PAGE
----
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Trying to create a threaded http server. When I connect to this server through the webbrowser though I can only pull up one single thing before the server stops. Is there any particular reason this would be happening?

import socket
from threading import Thread
class http():
    def __call__():
        return 0
    def site(self):
            s = socket.socket(socket.AF_INET, socket.SOCK_STREAM)
            s.bind(("localhost", 5124))
        except socket.error, (value,message):
            if s:
                return 2
        c, addr = s.accept()
        s = c.recv(1024)
        print s
        return s

serve = http()

def happy():
    while True:

if __name__ == '__main__':
    Thread(target = happy()).start()
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2 Answers 2

try target=happy, without parentheses.

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Same thing I'm getting an errno 9 bad file descriptor –  KI4JGT Jan 15 '13 at 16:33
This shouldn't affect the program's behavior, assuming that the OP included all the code in the program. When happy() is used in the Thread constructor, happy is executed but never returns, so the Thread object is never constructed. But all this means is that the server code runs in the original thread of execution, not in a new thread -- that won't change the program's behavior since nothing happens after creating the thread. –  Emily Jan 15 '13 at 17:08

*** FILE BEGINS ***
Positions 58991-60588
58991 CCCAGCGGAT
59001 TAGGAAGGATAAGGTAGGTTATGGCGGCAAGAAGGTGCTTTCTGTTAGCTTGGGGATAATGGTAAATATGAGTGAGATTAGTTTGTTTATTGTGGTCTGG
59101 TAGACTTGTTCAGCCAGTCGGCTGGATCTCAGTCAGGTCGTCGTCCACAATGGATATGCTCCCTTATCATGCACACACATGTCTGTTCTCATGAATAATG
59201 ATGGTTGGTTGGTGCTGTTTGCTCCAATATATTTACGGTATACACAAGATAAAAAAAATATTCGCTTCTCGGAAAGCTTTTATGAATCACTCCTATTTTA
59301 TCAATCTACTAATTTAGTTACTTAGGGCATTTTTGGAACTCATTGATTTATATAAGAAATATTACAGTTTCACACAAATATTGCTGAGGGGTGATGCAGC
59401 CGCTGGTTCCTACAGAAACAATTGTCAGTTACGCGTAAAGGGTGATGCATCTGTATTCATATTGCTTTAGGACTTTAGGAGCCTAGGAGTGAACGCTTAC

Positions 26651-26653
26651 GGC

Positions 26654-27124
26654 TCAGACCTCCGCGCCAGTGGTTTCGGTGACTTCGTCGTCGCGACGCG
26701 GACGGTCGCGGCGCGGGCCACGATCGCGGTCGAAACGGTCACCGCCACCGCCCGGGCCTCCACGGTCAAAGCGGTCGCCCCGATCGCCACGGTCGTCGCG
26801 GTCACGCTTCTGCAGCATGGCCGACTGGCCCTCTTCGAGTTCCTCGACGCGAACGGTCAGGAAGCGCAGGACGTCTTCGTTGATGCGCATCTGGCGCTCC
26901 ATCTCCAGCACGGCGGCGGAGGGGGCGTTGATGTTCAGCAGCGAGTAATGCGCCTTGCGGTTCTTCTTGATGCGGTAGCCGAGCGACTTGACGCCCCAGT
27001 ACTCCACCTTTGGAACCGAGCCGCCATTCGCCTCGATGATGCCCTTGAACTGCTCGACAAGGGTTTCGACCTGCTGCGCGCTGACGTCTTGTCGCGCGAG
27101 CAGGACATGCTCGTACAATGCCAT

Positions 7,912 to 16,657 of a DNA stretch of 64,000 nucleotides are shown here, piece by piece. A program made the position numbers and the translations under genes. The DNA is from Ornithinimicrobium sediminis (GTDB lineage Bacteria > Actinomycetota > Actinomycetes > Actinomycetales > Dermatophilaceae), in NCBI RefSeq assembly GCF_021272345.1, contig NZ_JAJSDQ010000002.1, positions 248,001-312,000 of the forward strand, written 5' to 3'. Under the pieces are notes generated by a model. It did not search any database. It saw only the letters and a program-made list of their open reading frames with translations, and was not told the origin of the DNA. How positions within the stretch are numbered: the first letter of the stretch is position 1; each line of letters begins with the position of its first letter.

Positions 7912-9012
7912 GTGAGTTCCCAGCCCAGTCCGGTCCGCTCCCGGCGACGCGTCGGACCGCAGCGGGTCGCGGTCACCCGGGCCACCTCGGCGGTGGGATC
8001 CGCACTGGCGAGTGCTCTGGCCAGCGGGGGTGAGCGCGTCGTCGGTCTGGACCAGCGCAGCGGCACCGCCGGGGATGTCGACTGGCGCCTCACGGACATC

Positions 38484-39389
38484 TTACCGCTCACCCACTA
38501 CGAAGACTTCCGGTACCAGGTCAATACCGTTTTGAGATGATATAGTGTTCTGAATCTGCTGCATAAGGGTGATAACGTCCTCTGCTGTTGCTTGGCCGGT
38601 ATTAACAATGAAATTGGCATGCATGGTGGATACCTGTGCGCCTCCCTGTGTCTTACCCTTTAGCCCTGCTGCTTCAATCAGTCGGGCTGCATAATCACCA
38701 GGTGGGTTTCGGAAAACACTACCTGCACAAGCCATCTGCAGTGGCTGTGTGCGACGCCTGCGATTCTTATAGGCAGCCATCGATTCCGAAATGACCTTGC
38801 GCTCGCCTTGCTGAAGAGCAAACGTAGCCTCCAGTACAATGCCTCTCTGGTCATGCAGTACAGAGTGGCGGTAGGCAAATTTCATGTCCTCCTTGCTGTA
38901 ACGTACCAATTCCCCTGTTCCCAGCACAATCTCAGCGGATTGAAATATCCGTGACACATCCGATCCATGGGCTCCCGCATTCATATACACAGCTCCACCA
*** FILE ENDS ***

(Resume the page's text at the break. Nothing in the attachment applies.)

The problem comes when the connection is closed and you try to reconnect before the socket leave the TIME_WAIT state. Try using the socket.SO_REUSEADDR socket option or use a random port every time.

import socket

s = socket.socket(socket.AF_INET, socket.SOCK_STREAM)
s.bind(("localhost", 1234))
print 'listening on port %s' % s.getsockname()[1]
while True:
    c, addr = s.accept()
    buf = c.recv(1024)
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is there a better way to accomplish this besides changing the port every time? –  KI4JGT Jan 15 '13 at 18:45
Yes, as I said in my first answer. Look again the answer for a better example –  mg. Jan 15 '13 at 20:04

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